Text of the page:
I am now two weeks into my new job as a Paediatric OT and I am absolutely loving it. I am blessed to be working with a really knowledgeable and friendly therapy team who have made me so welcome.
It’s been really interesting getting to know some of the children I will be working with as well as attending some really fascinating training sessions. I’m really excited about how I am going to be able to develop as an OT in this field.
One of the most interesting areas I have started learning more about is Sensory integration. Sensory integration which, in simple terms, is how a person’s brain is able to register the information provided by their senses within the body and from the external environment. It’s an absolutely captivating area of work which I am keen to get started working in. I’m hoping to dedicate some blog posts to some of the different areas of SI so keep your eyes pealed!
For today however I have decided to talk a little bit about Social Stories. I had never encountered these before and have soon come to realise how fundamental and effective they are when working with people with Autism and ASD.
In 1991 Social stories were created by an ASD teacher named Carol Gray to help teach social skills to people with Autism. Social Stories are short descriptions of a particular situation, event or activity, which include specific information about what the individual can expect in that situation and why.
The stories are often written simplistically with either symbols or photographs above each word in the sentence. They allow individuals to learn about the different levels of communication within a conversation or situation. Individuals with Autism find social situation difficult and struggle with developing and appropriate social skills, this includes understanding others feelings, reasons why certain things happen – abstract ideas etc.
The different levels of communication which Social Stories help explain include the following:
· The things which were actually said in a situation.
· How others in the situation felt.
· What will happen in a certain situation and why.
· What people’s intentions may be.
At work we use Social Stories for a variety of reasons, some of which I have listed below:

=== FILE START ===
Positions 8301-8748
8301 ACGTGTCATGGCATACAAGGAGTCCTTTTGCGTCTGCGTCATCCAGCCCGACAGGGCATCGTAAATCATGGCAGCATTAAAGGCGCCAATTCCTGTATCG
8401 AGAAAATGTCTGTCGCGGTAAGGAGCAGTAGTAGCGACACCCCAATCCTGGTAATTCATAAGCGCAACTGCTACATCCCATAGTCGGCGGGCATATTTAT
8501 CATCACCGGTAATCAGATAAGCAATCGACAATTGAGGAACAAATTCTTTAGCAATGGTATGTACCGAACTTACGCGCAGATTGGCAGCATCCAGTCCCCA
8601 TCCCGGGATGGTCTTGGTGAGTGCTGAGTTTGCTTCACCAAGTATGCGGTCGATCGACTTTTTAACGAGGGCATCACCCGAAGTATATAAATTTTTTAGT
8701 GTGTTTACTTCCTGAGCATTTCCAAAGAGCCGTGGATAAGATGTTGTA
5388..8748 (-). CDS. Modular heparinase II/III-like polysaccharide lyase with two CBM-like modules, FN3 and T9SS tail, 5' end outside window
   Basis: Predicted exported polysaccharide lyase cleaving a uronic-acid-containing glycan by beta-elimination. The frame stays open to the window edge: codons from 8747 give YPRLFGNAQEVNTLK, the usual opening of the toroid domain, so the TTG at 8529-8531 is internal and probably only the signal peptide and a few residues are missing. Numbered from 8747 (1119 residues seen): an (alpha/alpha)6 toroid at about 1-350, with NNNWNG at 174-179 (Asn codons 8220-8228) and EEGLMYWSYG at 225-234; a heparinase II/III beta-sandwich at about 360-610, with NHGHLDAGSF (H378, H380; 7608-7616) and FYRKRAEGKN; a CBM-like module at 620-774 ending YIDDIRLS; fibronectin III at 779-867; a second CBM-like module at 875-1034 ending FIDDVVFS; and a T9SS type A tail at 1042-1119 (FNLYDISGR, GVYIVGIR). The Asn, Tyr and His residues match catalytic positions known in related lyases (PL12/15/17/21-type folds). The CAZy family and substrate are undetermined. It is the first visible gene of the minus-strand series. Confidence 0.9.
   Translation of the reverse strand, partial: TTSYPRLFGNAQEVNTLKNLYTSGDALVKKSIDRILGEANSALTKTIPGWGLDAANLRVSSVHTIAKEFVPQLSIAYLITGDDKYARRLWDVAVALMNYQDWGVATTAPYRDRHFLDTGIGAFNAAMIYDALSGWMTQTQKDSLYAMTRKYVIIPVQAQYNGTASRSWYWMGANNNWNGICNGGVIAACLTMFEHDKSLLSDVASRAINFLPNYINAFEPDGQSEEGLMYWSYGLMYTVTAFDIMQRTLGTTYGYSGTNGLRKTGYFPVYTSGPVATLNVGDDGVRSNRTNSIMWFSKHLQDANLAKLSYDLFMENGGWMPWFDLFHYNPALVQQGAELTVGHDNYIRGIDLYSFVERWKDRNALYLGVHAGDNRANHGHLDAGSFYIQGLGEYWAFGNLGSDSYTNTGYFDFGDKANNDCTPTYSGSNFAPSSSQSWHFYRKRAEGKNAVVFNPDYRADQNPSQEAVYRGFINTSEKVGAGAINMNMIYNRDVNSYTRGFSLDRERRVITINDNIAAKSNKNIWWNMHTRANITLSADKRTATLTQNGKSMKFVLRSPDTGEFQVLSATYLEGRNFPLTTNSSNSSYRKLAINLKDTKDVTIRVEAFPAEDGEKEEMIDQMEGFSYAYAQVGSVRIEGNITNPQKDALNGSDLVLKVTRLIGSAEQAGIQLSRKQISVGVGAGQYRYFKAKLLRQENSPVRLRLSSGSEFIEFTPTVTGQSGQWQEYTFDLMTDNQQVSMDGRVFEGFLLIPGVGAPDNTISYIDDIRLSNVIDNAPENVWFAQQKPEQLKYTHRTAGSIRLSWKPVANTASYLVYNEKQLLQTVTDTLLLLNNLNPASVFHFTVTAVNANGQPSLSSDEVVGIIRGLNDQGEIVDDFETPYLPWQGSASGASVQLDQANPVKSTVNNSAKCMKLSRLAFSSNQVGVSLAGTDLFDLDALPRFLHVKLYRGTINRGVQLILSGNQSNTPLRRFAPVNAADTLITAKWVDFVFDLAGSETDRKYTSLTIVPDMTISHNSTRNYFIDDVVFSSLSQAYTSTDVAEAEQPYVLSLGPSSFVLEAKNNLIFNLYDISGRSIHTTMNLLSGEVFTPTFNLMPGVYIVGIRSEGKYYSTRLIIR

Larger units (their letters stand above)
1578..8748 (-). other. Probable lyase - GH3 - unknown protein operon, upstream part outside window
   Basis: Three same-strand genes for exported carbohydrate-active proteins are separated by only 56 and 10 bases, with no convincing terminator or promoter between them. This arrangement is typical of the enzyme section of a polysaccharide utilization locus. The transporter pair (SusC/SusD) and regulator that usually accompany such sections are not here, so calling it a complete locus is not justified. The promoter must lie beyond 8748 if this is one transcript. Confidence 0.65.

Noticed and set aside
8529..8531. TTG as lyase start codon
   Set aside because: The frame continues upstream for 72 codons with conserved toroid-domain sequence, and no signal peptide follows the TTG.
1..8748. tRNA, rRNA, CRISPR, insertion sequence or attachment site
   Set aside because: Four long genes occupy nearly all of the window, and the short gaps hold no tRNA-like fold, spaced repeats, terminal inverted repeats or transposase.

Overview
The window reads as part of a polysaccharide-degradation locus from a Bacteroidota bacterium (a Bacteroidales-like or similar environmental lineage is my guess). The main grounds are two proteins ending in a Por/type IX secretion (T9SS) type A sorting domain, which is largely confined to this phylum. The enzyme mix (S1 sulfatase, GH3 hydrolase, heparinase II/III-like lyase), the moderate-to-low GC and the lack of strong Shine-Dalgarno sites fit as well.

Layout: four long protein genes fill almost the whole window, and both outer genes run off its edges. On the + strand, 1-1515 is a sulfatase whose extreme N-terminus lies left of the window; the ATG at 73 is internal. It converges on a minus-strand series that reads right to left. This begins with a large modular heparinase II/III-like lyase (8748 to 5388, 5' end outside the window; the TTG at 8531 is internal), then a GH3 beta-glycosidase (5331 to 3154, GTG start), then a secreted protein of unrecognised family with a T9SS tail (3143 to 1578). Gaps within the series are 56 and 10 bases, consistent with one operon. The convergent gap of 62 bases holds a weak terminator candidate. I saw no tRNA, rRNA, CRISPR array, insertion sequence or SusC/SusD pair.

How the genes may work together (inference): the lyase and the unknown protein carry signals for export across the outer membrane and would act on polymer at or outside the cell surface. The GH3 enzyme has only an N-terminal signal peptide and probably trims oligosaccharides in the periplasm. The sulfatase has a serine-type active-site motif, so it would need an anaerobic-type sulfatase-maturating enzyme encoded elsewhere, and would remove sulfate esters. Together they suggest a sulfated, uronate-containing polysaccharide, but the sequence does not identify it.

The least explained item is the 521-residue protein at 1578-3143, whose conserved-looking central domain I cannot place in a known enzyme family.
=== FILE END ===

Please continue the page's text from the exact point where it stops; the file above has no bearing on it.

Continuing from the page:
· To help a student cope with changes to their routine whether this is an absence of a teacher, a change to an activity or moving to a different living group.
· To help a student to understand how others might behave or respond in a particular situation, and therefore how they might be expected to behave
· As a behavioural strategy, for example what to do when angry or upset.
· To help the student develop with self-care skills (eg. Importance of washing their hands, getting dressed etc.)
Why are Social Stories effective for people with Autism?
· Many people with autism are good at visual learning, and like social stories because they're written down. Social stories are also often created using symbols and photographs as well as simple words so they are accessible for individuals whether they are verbal or non-verbal.
· Social stories present information in a literal, 'concrete' way, which may improve a person's understanding of a previously difficult or ambiguous situation or activity.
· Social stories can help with sequencing (what comes next in a series of activities) and 'executive functioning' (planning and organising) - difficulties experienced by many people with autism.
· By providing information about what might happen in a particular situation and some guidelines for behaviour, you can increase structure in a person's life and thereby reduce anxiety.
There are some really good examples of Social Stories on the website link below:
It would be interesting to know if anyone uses or has any experience of using social stories. Please comment in the box below this post if you do!
Thank you for taking the time to read my latest post,